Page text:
Christmas Dinners Have Got More Expensive Since Last Year
The average price of a Christmas dinner is slightly higher than in 2015, according to data seen by BuzzFeed News.
The cost of a Christmas dinner this year is slightly more expensive than it was in 2015, according to pricing data shared with BuzzFeed News.
Figures shared by IRI Retail Advantage show that over the week to 17 December, compared with the same week in 2015, supermarket potatoes were 54% more expensive and Brussels sprouts were 30% more expensive than last year.
Carrots and parsnips were also more expensive, pushing up the overall price of a Christmas dinner by just over 4%.
Martin Wood, head of strategic insight at IRI Retail Advantage, said the price fluctuation would be a result of the timing of supermarket promotions rather than any fluctuation of Sterling as a result of Brexit.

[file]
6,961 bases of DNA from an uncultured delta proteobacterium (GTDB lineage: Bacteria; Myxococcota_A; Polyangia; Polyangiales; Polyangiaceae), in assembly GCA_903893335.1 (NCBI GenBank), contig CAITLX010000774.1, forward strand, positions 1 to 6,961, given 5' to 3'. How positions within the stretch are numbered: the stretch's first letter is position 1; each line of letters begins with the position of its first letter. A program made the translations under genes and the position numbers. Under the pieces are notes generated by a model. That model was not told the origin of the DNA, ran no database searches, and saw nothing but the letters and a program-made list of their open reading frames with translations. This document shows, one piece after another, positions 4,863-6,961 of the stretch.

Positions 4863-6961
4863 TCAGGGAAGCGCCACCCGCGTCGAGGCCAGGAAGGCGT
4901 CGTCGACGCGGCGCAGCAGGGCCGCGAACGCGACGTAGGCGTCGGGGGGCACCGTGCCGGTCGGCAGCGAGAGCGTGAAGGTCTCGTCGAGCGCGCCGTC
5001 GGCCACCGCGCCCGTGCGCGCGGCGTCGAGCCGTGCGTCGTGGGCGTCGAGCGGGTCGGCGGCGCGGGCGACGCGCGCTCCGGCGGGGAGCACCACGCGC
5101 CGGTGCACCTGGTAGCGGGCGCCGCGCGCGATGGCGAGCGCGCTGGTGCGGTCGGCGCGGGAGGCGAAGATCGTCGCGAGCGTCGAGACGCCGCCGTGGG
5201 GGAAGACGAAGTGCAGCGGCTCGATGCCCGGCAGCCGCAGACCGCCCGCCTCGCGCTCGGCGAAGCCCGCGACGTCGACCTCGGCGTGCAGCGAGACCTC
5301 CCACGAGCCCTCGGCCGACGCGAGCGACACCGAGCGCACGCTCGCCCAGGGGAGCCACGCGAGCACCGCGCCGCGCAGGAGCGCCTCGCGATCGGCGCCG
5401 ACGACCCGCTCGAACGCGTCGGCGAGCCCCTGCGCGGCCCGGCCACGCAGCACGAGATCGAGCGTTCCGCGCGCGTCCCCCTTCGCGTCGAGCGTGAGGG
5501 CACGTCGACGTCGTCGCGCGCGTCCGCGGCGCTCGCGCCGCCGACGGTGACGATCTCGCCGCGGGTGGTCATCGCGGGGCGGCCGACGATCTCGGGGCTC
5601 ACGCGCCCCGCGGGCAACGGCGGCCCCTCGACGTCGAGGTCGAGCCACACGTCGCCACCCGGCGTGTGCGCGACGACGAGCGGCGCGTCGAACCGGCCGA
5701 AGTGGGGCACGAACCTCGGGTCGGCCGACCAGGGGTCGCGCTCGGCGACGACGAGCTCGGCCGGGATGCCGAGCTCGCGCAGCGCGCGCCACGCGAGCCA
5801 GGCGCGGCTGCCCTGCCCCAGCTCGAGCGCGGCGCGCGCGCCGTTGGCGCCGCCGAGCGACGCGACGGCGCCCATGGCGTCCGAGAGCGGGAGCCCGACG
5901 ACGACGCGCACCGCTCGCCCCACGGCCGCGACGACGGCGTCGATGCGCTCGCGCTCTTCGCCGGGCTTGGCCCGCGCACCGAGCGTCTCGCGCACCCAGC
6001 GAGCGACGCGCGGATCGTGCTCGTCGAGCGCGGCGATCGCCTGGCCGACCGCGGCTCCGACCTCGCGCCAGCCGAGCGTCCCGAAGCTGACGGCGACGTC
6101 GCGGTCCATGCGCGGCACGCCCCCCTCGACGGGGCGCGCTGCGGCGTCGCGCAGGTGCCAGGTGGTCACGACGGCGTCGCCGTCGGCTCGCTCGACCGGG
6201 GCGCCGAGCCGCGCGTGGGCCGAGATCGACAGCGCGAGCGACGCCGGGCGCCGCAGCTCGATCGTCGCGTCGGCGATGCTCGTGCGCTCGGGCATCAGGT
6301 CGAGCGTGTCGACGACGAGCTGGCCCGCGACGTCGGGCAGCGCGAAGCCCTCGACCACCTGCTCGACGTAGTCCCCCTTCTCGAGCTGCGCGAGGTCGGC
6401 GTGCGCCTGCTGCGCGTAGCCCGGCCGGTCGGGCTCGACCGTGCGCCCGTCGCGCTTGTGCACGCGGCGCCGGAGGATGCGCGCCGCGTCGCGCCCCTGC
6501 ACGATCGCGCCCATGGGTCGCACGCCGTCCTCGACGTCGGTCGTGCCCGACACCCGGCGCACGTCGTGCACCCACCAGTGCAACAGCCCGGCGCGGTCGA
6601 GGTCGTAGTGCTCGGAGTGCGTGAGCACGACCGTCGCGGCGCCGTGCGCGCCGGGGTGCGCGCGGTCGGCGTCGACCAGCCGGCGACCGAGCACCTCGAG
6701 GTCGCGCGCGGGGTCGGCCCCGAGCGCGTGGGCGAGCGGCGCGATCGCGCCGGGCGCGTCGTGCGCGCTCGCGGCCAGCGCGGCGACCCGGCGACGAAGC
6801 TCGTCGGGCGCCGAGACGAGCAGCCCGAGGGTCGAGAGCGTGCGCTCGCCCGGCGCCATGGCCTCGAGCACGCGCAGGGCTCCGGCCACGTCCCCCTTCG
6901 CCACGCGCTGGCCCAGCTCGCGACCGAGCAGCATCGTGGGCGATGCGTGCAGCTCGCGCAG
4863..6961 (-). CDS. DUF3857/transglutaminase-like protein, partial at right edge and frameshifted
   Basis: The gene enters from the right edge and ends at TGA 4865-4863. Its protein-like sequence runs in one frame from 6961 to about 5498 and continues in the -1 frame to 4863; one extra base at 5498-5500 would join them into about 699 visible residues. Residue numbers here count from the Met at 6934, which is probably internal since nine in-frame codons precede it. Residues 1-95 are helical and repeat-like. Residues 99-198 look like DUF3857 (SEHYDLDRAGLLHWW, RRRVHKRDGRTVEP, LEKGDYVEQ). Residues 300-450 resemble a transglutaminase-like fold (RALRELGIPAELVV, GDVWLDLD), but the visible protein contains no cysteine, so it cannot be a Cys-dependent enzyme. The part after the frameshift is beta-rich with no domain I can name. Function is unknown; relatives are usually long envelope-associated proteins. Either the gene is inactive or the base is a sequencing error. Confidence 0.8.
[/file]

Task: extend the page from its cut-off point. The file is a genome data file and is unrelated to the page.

"It is all about seasonal promotional pricing much more than any longer term Brexit or value of Sterling factors," he said.
IRI tracked the price of 26 popular items, also including Baileys, ice, mince pies, stuffing, turkey, soft drinks, desserts, and alcohol across Tesco, Sainsbury's, Asda, Morrisons, Waitrose, Co-op, Iceland, Ocado and M&S.
The company did not provide pricing for the individual supermarkets.
However, it said the price paid at the till overall was higher than last year across a range of popular Christmas items, despite some prices rising and some falling.
Other items that increased in price included President Brie, up 12%.
Canti Brut Spumante Prosecco was 11.8% more expensive and supermarket brand Christmas puddings were on average 10.6% more pricey than last year.
A tub of Cadbury Roses chocolate, meanwhile, edged up 6.6% to an average of £4.87 a tub.
It was not all bad news. A bottle of Baileys was found to cost 1.2% less, Mr Kipling Mince Pies cost 6.5% less, and After Eight chocolates were almost10% cheaper than compared with last year.
BuzzFeed News reached out to those brands that were found to be more expensive this year.
Mondelez, which owns Roses, said it was up to retailers to determine the shelf price. The others did not respond at the time of writing.